Cardiology is the study of and treatment of heart and blood vessel disorders. Any individual with cardiovascular disease or heart disease may be referred to a cardiologist.
Cardiology is an internal branch of medicine. A cardiologist is not necessarily the same as a cardiac surgeon. A cardiac surgeon will open the chest and perform heart surgery.
A cardiologist specializes in cardiovascular disease diagnosis and treatment. The cardiologist may conduct examinations, and they can conduct other procedures, such as heart catheterization, angioplasty, or pacemaker insertion.
Heart disease is specific to the heart, while cardiovascular disease affects the heart, blood vessels, or both.
To become a cardiologist in the United States, it is mandatory to complete four years of medical school, three years of internal medicine training, and a total of three years of cardiology specialization.
When would I need a cardiologist?
If a person has signs of a heart disease, they may be referred to a cardiologist by their doctor.
Symptoms which may imply a problem of heart include:
- shortness of breath
- chest pains
- changes in heart rate or rhythm
- high blood pressure
A cardiologist may perform a heart murmur test or an abnormal heart rhythm test.
Heart disorders which can be treated by a cardiologist include:
- atrial fibrillation
- congenital heart disease
- coronary heart disease
- congestive heart disease
- high blood cholesterol and triglycerides
- ventricular tachycardia
- high blood pressure, or hypertension
The cardiologist will provide guidance on how to avoid heart disease.
Even without signs, a person may need to see a cardiologist if they have a family history of heart disease or high cholesterol, are or were a smoker, have diabetes, or start a new exercise plan.
What does cardiology involve?
A cardiologist will review the medical history of a patient, and conduct a physical test.
They can check the weight, heart, lungs, blood pressure, and blood vessels of the person, and conduct some testing.
An interventional cardiologist may do procedures such as angioplasties, stenting, valvuloplasties, congenital heart defect corrections, and coronary thrombectomies.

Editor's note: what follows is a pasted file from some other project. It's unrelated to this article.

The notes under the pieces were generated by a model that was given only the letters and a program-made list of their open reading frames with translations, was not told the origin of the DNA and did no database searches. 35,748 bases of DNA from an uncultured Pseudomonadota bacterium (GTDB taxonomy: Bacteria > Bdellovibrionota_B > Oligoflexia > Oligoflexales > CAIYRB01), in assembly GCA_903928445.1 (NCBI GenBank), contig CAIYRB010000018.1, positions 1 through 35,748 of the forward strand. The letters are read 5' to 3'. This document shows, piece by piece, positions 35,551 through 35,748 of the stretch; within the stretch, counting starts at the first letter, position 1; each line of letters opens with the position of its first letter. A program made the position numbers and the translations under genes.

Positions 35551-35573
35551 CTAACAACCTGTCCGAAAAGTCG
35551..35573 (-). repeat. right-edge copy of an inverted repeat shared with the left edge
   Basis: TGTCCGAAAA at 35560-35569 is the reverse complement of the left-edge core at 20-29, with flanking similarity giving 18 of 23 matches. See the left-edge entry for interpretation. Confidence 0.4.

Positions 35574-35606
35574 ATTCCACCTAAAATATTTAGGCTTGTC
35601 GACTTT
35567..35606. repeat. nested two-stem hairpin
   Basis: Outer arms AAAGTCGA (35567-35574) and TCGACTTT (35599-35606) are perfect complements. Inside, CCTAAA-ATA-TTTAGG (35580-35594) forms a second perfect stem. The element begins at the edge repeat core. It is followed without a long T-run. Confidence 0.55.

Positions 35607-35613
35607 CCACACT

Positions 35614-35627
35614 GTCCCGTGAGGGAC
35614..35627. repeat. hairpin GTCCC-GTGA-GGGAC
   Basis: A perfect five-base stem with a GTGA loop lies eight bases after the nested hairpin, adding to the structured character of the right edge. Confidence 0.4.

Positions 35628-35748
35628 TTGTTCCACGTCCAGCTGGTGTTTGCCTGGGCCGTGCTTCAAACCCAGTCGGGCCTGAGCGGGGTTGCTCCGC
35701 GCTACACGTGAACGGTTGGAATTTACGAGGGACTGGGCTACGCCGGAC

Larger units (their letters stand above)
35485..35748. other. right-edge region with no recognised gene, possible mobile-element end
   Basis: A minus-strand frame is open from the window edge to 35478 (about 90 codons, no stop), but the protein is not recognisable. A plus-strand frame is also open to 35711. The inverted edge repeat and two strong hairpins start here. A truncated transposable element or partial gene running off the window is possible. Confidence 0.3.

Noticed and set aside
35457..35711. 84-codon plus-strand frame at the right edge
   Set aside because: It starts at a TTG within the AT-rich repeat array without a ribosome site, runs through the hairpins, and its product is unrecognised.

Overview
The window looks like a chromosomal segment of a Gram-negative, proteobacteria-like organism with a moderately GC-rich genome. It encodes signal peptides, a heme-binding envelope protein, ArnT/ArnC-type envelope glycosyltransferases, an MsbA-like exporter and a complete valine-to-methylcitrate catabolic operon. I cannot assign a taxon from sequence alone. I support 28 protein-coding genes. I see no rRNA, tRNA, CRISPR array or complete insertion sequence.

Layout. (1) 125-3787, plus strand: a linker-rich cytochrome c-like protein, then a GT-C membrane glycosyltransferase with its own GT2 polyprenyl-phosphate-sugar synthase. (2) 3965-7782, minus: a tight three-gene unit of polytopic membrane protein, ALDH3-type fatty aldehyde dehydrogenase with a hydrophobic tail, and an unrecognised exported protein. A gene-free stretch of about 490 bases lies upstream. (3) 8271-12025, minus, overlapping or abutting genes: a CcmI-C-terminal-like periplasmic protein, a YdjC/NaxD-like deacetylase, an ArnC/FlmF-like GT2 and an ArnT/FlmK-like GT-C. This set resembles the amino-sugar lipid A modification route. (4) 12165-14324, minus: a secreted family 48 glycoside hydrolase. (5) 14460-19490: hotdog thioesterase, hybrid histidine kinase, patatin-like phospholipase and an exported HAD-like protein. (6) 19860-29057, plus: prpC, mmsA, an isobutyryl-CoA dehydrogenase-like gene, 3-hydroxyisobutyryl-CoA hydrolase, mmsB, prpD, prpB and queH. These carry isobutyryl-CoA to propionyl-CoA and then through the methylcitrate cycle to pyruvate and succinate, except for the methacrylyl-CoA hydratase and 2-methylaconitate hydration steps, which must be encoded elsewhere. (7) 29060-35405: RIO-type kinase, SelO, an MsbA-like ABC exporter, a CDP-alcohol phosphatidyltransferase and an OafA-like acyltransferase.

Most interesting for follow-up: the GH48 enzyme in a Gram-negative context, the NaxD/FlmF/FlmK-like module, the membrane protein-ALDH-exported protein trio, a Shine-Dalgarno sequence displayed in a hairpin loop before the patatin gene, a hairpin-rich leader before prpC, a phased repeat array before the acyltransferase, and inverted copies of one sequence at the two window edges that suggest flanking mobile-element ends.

They may also carry out or order tests as listed below:
Electrocardiogram (ECG, or EKG): tracks the heart’s electrical activity.
Ambulatory ECG: this tracks heart rhythms while the person is doing exercise or their daily work. Tiny metal electrodes are attached to the chest and connected to a Holter monitor by wires, which tracks the rhythms.
An exercise test, or stress test: this indicates changes in the rhythm of the heart as you rest and work out. This tests the heart’s strength, and limitations.
Echocardiogram: this is an ultrasound image that displays the heart chambers and surrounding areas structure and can demonstrate how well the heart functions.
Echocardiography, known as cardiac output, will calculate how efficiently the heart pumps blood. It can detect inflammation around the heart, known as pericarditis. Also, it may detect structural abnormalities or heart valve infections.
Cardiac catheterization: a small tube in or near the heart collects data and may help relieve a blockage. It can take pictures and check the functioning of the heart and the electrical system. Catheter-based techniques with fluoroscopy can be used to treat congenital cardiac, valvular, and coronary artery diseases.
Nuclear cardiology: nuclear imaging methods using radioactive materials for noninvasive study of cardiovascular conditions and diseases.
Examples include infarction imaging, computed tomography (SPECT) with single-photon emission, planar imaging, and myocardial perfusion imaging.
Cardiac electrophysiology is a Cardiology subspecialty. The doctor looks at how electric currents work inside the tissue of the heart muscle, how the current spreads and what the currents pattern means.
Electrophysiology study (EPS) of the heart: a catheter is threaded to a vein at the top of the leg in this study. Guided by fluoroscopy, it is making its way into the heart. In the heart, the catheter tests the electrical signals.
An EPS of the heart can:
- help to show what is causing symptoms
- help decide if a patient needs a pacemaker
- help decide the best treatment for patients with arrhythmia, or abnormal heart rhythm
- determine how likely a patient is to experience tachycardia or an accelerated heart beat
A cardiac electrophysiologist can provide treatment for abnormal rhythms including cardiac ablation, implantable cardioverter defibrillators, or pacemakers.
Choosing a cardiologist
The doctor sometimes refers patients to a cardiologist, however they may prefer to choose their own specialist.
The American Heart Association (AHA) urges people to make sure their cardiologist is accredited as a board member. This can be tested by patients through the American Board of Internal Medicine (ABIM) or the American Board of Family Medicine (ABFM).
Choosing a doctor whose communication style suits them, is also important.
If the cardiologist proposes a medication that appears dangerous or costly, or if the patient is unsure as to why they need this treatment, then the AHA suggests getting a second opinion.